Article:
These before and after photos are useful in demonstrating the changes that can happen after Alexander Technique instruction with musicians.
As you can see by the photos below, this pianist’s tension is held in her raised shoulders and upper back. Her legs are not being used to “ground” herself. Her left foot is not flat on the ground, which causes balance issues and her legs are caving in towards each other. The legs are not being used for support and thus the lower back, which is being tightened and pushed too forward, must work harder than it should. The lower back is taking all responsibility for stability of the torso when it should be shared with the front core of the torso. Her head is pushing down into the front of her neck, shortening her spine.
Many pianists typically sit like this, where the core and legs are not stable and all of the work is being done in the lower back, shoulders and neck, creating excess tension. The tension across the shoulders and in the upper arms can restrict technical abilities and facility around the keyboard. All of these habits can result in a produced piano tone that can be somewhat harsh or pinched, especially with louder passages.
Heather works with the student to release the head forward and up so that the spine can be lengthened. This will help the student to find her ground and use her body in a more balanced fashion. As you can see in the third photograph, after some lessons, this student is now using her back, core and legs with greater integration, allowing her shoulders to move away from her neck and relax more. The energy of her body is more evenly distributed and less held, which allows for a warmer, fuller piano tone.
This student’s habit is to lift and squeeze the shoulders. The head is not balanced well on top of the neck and the neck has excess tension, with the head being pulled into the spine. The elbows are stiff and “fighting” the flute. The shoulder is being squeezed into the torso. The lower and upper back are not integrated and working well together. Breathing will be more challenging as a result of the diaphragm not having enough space and the flute tone produced potentially will have less clarity.
The instinct to close off the space under the arm and tighten the shoulder is strong in flutists because of the position that the flute must be held in. It is counter-intuitive for the flutist to open up the shoulder and lengthen the arm that crosses in front of the body.
Heather works with the student to encourage a widening of the shoulders and release of excess tension. As you can see with the third photograph, the student’s head is more poised and is no longer being pulled into the neck. There is less tension in the shoulders and arms and the body is “quieter." Overall the balance of her body is more centred and improved, which should lead to better breathing.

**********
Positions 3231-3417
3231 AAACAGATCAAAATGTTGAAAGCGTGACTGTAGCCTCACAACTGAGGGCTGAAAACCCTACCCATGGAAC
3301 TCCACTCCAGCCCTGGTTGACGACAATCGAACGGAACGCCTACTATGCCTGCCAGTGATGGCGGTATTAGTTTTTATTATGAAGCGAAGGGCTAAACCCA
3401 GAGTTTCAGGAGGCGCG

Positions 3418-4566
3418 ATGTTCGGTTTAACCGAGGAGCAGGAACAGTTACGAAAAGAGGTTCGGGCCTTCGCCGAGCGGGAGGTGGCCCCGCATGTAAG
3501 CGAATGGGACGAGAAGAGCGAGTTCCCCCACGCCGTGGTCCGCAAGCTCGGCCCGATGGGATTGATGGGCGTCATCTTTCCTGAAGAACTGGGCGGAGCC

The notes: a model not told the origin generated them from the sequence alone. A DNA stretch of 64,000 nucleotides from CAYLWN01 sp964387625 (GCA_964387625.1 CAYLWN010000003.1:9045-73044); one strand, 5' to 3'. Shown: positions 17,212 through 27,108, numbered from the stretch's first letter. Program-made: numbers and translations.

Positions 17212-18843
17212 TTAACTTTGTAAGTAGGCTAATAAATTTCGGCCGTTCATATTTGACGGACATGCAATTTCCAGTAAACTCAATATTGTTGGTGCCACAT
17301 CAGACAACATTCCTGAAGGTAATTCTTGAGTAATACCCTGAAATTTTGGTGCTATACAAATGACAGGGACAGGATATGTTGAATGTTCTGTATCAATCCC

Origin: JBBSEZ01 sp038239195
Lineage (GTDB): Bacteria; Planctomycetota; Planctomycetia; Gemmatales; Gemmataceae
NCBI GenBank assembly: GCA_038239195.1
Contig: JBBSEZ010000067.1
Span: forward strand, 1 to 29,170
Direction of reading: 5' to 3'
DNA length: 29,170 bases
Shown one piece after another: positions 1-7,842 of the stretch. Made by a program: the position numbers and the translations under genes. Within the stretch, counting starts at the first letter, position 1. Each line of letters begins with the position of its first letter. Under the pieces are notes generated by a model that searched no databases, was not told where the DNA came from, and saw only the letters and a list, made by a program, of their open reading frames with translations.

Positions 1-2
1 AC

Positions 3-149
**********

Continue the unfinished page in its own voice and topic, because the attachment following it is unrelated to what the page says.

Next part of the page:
This student tightens and pushes his lower back forward and compensates by moving his upper body back for balance. His jaw is tight and locked towards the front of his neck. There is unnecessary tension in the arms and fingers. His body is not well-balanced over the legs.
Saxophone players will often have this kind of stance when performing. When they stand like this there is further tension in the legs as the calves push back to find balance when the hips are too far forward. With a tight jaw and lack of freedom of the neck and head, breathing and the embouchure can suffer, which can affect the quality of the timbre produced.
Heather works with the student to free his neck and head, which will directly impact his entire back and how he positions his hips. This in turn, affects how he uses his legs.
In the third photograph you will notice that the student’s body is much better aligned and balanced over his legs. Overall there is much less tension in the lower back and the jaw is more relaxed.
This student is lifting and squeezing her shoulders towards her neck as she plays the harp. This effectively locks in the neck and head. The elbow and upper arm are tightly held in towards the torso and have no fluidity. The fingers have too much tension.
It is counter-intuitive for musicians to think of lengthening their fingers when plucking strings. Instead, the immediate instinct is to close and tighten the hands and fingers.
Heather works with the student to widen and open the shoulders and lengthen the arms, allowing greater freedom to the arms and ultimately the hands.
The third photograph demonstrates the improved opening of the shoulders and widening across the upper torso. The arm and its elbow are much freer. The hands have less tension. The neck and head are no longer locked.